Initial discussions with Orara Valley residents and businesses affected by bushfires late last year have led to a preliminary list of recovery-related initiatives to be funded by the Australian Government’s $1m grant to all bushfire-hit communities.
A public meeting in Nana Glen of residents, government agencies, businesses and representatives from Council and the Red Cross on January 28 identified a number of short and longer-term measures to help the Orara Valley community in its recovery.
An Interim Program of Works worth $416,784 was agreed. These were:
- Nana Glen Community Hall – installation of solar panels and air-conditioning, $70,000.
- Community Led Recovery Event – a single whole-of-community event with activities and entertainment to bring everyone together, $50,000.
- Business and Tourism Support – Strategies to attract visitors, $68,000.
- Appointment of a 12-month Community Recovery Officer with experience and skills in disaster recovery, $150,000.
- Lower Bucca Community Preschool for the refurbishment of existing amenities and undercover outdoor area, $78,784.
Among the more long-term projects suggested were ideas such as improvements to existing infrastructure, a community hub safe place and an emergency equipment storage facility. Some other suggestions were able to be considered as part of ongoing Council and State Government services.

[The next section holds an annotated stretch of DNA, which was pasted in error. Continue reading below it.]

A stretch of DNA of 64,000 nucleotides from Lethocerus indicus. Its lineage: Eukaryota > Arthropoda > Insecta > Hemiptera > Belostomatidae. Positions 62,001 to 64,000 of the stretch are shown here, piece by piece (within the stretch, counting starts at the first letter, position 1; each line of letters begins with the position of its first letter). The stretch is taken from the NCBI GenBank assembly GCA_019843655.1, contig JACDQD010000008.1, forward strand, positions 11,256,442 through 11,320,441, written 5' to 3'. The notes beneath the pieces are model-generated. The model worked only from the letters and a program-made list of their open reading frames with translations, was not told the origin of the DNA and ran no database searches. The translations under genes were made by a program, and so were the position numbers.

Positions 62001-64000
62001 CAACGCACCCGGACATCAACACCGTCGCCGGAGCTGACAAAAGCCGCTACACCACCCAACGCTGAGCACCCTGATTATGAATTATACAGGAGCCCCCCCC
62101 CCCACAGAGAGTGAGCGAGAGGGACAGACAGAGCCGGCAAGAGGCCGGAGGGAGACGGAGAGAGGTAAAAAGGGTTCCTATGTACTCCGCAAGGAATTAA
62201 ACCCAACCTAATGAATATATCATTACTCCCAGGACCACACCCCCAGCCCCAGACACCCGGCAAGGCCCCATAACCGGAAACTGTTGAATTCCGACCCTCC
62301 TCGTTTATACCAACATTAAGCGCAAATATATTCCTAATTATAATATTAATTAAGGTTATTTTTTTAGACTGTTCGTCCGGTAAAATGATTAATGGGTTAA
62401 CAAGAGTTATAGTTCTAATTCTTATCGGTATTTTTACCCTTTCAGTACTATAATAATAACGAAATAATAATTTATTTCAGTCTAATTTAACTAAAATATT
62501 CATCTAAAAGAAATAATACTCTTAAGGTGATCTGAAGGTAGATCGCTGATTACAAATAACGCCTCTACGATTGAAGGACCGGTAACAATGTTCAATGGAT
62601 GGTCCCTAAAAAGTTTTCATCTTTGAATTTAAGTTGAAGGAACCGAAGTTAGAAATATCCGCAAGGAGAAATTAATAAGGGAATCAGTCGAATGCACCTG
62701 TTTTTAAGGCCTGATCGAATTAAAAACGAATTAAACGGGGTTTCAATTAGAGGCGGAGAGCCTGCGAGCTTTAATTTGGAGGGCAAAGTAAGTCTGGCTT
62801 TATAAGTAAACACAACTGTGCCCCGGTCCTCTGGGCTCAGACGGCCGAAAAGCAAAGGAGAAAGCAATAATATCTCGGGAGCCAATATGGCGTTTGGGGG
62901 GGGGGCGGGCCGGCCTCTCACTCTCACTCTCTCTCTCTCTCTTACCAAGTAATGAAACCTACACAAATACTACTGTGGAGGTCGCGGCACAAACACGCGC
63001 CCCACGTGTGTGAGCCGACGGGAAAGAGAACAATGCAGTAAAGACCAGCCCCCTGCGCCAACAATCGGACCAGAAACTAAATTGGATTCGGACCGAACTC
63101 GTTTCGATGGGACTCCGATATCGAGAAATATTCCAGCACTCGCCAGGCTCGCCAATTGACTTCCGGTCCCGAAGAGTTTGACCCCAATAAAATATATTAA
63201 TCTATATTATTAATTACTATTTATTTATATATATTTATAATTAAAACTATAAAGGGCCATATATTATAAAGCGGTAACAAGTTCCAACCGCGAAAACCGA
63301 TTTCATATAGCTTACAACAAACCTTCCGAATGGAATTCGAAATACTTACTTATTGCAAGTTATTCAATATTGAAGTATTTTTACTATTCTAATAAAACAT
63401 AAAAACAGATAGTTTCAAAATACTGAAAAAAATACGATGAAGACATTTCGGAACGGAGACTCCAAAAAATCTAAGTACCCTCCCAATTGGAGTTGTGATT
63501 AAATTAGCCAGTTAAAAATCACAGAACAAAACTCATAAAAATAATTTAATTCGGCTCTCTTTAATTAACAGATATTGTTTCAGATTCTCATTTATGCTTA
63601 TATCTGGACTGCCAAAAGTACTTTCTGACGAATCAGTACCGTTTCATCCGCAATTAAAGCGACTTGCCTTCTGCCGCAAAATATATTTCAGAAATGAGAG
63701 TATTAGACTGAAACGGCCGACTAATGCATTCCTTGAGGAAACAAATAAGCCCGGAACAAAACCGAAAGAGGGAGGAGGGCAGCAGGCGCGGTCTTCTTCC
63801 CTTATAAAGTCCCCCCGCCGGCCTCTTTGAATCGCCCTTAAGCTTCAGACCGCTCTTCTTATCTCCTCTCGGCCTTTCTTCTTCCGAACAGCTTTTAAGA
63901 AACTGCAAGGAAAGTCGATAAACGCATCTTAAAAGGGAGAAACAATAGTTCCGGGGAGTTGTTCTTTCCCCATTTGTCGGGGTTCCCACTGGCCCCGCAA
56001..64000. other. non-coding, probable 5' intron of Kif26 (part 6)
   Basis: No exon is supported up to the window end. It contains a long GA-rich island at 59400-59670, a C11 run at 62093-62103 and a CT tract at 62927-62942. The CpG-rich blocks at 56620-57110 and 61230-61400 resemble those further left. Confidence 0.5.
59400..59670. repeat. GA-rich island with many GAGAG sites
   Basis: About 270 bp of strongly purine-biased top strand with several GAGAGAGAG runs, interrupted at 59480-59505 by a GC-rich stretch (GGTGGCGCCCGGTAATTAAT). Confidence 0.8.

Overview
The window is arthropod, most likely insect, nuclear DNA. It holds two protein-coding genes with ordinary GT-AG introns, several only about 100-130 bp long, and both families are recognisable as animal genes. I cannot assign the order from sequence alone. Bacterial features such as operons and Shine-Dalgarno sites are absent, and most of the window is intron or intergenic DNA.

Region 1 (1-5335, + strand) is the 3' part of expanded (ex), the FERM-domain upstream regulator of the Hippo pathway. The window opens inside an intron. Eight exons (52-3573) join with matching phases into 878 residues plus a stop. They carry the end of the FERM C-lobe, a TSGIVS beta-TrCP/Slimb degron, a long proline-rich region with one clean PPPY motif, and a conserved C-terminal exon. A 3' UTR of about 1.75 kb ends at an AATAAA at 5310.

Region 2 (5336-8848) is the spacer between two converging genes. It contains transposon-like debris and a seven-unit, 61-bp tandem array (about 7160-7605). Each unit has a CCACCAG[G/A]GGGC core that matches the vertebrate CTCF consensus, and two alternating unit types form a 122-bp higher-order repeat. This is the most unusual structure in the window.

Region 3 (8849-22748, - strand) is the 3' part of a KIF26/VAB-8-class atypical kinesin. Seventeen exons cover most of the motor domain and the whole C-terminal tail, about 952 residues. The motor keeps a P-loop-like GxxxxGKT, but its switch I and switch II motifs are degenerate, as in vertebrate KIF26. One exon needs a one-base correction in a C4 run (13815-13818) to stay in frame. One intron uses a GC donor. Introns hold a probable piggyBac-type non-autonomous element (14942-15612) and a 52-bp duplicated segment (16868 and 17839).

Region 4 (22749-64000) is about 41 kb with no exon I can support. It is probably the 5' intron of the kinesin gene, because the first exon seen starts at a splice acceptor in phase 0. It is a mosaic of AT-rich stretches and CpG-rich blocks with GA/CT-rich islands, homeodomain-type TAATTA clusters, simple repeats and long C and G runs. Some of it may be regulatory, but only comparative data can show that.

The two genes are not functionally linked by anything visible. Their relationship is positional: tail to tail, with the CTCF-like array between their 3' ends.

In addition, investigations are to be undertaken into the upgrading of roads and environmental restoration in the Orara Valley.
A dedicated ‘Bushfire Recovery Program’ online resource with links to available assistance for affected residents and businesses has also been developed following the meeting in Nana Glen.
It includes a survey asking for more recovery ideas to encourage continued engagement with the Orara Valley and wider community to work through the best use of the remaining $583,216 of the $1m funds.
In total, the Rural Fire Service (RFS) Building Impact Assessment listed 17 homes as destroyed by the bushfires with seven damaged. Two facilities and 27 outbuildings were also destroyed and seven outbuildings were damaged, with 41 rural landholders impacted.
To help with the rebuilding or repair of properties – when the focus starts to turn towards reconstruction – Council will also waive a number of fees and charges relating to construction for people whose property is included in the RFS Building Impact Assessment.